The risk assessment should be specific. What do we want to achieve with the assessment? To which (construction) phase or part of the management process does the assessment apply? From which perspective are the risks inventoried? Properly defining the scope of the assessment clearly indicates which elements to include or reject in the assessment. In the final phase, it will be necessary to check whether the assessment is complete and whether all points of view have been considered.
Once the risks and their causes have been identified, the consequences and control measures must be recorded in a way that can be measured. It is unacceptable to have to deal with assertions like:
Such notifications are not measurable. Therefore, it is difficult to evaluate them. It would be better to say: “construction delay of at least two weeks due to (…)”, or “two additional days needed to deploy equipment due to (…)”. By quantifying the information mentioned in the risk assessment, it is easier to estimate and assess the risks.
In the initial phase of the (construction) project or the operational phase it can be difficult to quantify the information. Therefore, we must try to make the information as definitive as possible. An observation such as: “underground obstacles” might suggest “the possible presence of old wooden foundation piles”. The description of the risk may be vague, but it is clear what the obstacles are.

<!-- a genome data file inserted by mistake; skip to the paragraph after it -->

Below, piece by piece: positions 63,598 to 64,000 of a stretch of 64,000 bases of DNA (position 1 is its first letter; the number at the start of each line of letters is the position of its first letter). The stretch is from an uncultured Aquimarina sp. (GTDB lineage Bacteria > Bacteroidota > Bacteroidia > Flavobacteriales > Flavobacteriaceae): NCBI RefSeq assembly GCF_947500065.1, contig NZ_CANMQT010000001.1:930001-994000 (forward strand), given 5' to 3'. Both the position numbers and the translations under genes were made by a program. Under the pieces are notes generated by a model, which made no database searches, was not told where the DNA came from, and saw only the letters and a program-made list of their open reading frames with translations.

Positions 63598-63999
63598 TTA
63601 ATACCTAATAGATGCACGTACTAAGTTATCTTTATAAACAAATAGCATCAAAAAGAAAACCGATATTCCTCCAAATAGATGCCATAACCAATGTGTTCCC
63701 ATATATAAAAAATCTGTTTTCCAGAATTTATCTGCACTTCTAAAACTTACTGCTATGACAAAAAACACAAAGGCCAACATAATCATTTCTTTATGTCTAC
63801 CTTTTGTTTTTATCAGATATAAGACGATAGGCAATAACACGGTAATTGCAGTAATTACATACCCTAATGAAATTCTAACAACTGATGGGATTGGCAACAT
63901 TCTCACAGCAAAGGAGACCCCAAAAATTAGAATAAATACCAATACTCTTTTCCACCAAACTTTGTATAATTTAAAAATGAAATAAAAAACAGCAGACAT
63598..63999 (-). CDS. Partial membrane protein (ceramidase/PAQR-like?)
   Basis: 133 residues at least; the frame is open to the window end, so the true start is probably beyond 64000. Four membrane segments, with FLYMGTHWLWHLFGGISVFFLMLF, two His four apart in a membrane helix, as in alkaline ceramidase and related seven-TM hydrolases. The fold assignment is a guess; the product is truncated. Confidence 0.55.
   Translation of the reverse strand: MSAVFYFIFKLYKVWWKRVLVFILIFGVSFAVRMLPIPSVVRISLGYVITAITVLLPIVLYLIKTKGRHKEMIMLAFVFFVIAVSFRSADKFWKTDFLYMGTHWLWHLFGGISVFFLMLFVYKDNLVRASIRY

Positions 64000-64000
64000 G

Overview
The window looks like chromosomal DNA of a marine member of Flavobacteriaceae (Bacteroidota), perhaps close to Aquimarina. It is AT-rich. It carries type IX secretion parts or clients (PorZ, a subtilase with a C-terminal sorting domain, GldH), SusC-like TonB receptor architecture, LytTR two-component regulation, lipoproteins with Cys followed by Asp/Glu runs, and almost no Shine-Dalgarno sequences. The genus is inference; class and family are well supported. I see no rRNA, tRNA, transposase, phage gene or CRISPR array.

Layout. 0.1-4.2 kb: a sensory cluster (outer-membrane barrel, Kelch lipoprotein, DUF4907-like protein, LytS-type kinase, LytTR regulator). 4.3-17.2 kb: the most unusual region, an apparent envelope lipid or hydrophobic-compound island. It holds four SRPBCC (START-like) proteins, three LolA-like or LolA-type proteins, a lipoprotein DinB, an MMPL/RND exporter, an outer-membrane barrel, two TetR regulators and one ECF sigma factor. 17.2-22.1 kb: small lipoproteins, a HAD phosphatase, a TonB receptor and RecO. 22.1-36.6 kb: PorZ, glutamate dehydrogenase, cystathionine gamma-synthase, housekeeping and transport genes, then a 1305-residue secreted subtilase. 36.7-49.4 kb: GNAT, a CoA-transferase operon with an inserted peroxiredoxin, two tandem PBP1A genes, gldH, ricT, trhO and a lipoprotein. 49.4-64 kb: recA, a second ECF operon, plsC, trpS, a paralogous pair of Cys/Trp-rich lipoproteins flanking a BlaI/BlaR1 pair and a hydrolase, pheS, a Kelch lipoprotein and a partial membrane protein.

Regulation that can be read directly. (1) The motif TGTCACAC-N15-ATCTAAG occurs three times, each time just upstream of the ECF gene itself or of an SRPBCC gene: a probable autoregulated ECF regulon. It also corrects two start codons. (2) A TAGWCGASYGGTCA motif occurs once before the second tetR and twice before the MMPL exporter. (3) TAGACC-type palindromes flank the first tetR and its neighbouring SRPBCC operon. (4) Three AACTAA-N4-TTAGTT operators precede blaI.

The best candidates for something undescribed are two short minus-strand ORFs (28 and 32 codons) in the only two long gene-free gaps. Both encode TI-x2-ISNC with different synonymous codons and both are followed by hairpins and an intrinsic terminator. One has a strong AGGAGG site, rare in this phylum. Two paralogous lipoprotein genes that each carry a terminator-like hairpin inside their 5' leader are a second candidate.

Risk control measures must be submitted to parties in a comprehensive way. This means that the party responsible for both the risk and the related control measure has to be able to handle the risk and implement the control measure. For example, it is not acceptable for a building manager to be held responsible for risks related to changing tenants, or for a contractor to be responsible for design errors caused by the architect.
The control measures as defined in the risk assessment must be realistic. This means that the possible actions must be achievable and implementable. For example, a risk stated as: “locally insufficient load-bearing capacity of building site”. A possible cause might be: “insufficient surveys carried out by the construction engineer”. A control measure might be then to probe every square meter of the site. However, it is not realistic neither in a financial nor in a practical sense to implement such a control measure. The costs of the control measure are likely to outweigh the costs of the risk.
Creating a risk assessment is an ongoing process making it a good practice to schedule interim assessment sessions over time. During these consultations, the impact of the management decisions that have been taken can be reviewed and adjusted if necessary. Once the risk assessment is updated the cycle can begin again.